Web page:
I’m always surprised at the obvious usability failures that I run into in the course of a normal day. It’s worth documenting them, I think, to remind us that such obvious design flaws still occur. Some recent ones:
- I’ve switched to Mac (which I’ll write more about later).
- But today I’m trying to transfer my Outlook calendar to iCal on my new machine. Found a utility online that should help — converts Outlook files to .ics format. But I can’t find where it put the converted file to be exported. What good does it do to create a file if I can’t find it? (Since I can sync my phone with Outlook and with iCal, I used my phone to mediate the transfer.)
- Installing iWork has caused Microsoft Office to fail — and to try to start over and over again. And fail over and over again.
- On the plane yesterday I managed to delete from Aperture all my photos tagged “Yellowstone” — probably thought I was deleting one. It shouldn’t be so easy to accidentally delete that many images. At the very least, I should have got a “do you really want to do this?” warning. (They’re still on my hard drive, but not in Aperture any more.)
- The university sent faculty and staff a notice about WarnMe, a new campus alerting and warning system. Said they had activated student access earlier, and were now activating staff and faculty. Clicked on the link in email, and the Faculty/Staff link was not yet working. (Now it is, several days later.)
- Wanted to know what Olympic coverage was on TV one night. Went to the NBC Olympics web page, which was cluttered with all kinds of info — but not this. The schedule link took me to the schedule of events in Beijing, not the TV schedule. It was either not there, or I couldn’t find it. Surely what MOST people will want to know from NBC (as opposed to, say, news organizations) is what events are on which NBC channel at what time, so this should be an obvious link.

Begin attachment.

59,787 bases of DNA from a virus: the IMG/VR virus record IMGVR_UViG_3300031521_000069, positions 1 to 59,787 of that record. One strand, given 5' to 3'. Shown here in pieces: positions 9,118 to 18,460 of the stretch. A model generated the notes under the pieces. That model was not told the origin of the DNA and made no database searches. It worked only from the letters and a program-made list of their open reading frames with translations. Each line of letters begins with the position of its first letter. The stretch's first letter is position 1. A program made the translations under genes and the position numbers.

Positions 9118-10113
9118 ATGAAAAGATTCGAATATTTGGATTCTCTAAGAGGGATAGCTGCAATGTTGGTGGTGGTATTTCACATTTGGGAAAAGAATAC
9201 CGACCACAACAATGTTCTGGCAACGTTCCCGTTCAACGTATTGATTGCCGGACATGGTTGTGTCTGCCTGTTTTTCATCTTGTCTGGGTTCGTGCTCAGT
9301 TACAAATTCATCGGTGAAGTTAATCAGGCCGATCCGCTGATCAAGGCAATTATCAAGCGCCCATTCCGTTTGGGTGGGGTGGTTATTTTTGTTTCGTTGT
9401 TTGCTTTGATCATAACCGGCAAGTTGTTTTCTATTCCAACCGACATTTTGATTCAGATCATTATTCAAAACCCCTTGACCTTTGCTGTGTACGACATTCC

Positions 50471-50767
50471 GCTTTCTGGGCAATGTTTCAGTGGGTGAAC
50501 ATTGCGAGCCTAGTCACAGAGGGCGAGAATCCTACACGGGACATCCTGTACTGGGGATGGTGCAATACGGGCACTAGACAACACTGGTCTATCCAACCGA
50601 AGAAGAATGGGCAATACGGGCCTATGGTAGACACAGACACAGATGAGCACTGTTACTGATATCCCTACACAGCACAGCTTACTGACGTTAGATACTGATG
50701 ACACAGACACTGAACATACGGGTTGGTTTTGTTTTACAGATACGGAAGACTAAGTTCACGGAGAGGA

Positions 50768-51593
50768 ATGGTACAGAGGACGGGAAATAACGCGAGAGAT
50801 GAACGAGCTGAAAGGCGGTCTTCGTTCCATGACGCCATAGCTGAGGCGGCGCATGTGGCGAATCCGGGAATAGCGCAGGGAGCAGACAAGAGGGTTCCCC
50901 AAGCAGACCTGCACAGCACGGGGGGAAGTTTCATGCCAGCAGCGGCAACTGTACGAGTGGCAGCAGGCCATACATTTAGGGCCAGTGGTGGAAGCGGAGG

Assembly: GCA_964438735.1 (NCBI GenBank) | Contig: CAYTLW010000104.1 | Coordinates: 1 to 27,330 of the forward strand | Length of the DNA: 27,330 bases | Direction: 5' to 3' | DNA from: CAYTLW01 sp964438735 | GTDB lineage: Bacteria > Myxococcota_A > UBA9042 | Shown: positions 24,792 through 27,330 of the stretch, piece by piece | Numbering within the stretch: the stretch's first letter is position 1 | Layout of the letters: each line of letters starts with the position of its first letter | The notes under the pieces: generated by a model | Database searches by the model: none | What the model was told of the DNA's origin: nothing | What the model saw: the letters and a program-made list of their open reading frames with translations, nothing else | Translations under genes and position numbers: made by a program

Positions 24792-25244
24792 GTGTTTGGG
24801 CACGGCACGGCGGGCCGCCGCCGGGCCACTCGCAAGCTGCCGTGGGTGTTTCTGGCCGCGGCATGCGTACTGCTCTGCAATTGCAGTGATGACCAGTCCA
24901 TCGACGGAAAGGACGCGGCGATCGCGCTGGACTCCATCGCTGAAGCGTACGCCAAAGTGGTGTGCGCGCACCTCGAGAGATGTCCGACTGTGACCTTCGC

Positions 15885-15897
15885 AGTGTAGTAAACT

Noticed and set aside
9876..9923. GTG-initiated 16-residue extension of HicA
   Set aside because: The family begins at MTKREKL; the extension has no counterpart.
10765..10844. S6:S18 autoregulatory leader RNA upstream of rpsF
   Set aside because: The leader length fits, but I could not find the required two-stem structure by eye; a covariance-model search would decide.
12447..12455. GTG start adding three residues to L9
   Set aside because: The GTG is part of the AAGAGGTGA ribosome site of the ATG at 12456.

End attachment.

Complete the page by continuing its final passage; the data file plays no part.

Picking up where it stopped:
- Checking in for my United flight from Bozeman to Denver at 7 am Sunday — United had a planeful of people due out of a small airport and their check-in process was chaotic and slow.
- They had only one line for everyone: those who needed to deal with an agent, and those doing self-service check-in with and without bags. The whole point of the self-service terminals, as I understand it, is to whisk those people through the process. But no.
- When I finally got to the self-serve kiosk the agent handled my check-in instead. Maybe she thought this would be faster, but, while she could have been helping someone else, she tied up herself AND the self-service machine I had stepped up to. (And she didn’t ask me for my ID as is required. Same thing happened to others.)
- They had only one printer for boarding passes, and only one for baggage tags, so added time was taken as people waited for their printouts and then as the agents would grab a pile of paper and try to match up the right person to each printed piece.
- In the last week, United has instituted charges for ALL bags — which added to the confusion. They’re spending more than the $15 they charge for the first bag in staff costs to handle all this. The check-in area at Bozeman is small; why not put up a sign telling people about the new charges?
- TSA was no better. This was a flight full of vacationers, i.e., people who don’t know the drill for going through security. And the TSA did nothing to tell people ahead of time to take off shoes etc etc. So we were all held up as people tried to go through security unprepared. (The foil on someone’s gum wrapper set off the metal alarm!)
- Driving through Wyoming, looking for a side road friends had told me about. No signs. Eventually I realized that the side roads each had a sign about 100 feet up the road saying where it went. I.e., to find the turn I would have had to drive up EACH side road, to see if it was the one I wanted. (I only figured this out after I missed my turn.)
- I’m changing campus parking passes. Logged on to buy one — all went well, including it verifying that I’m employed by UC and entitled to one, until it told me to come in and pick up my pass. Which is, of course, exactly what I’m trying to avoid, the long lines in the parking office at the beginning of the year. And surely THEY don’t want to have to deal with me f2f, either. ???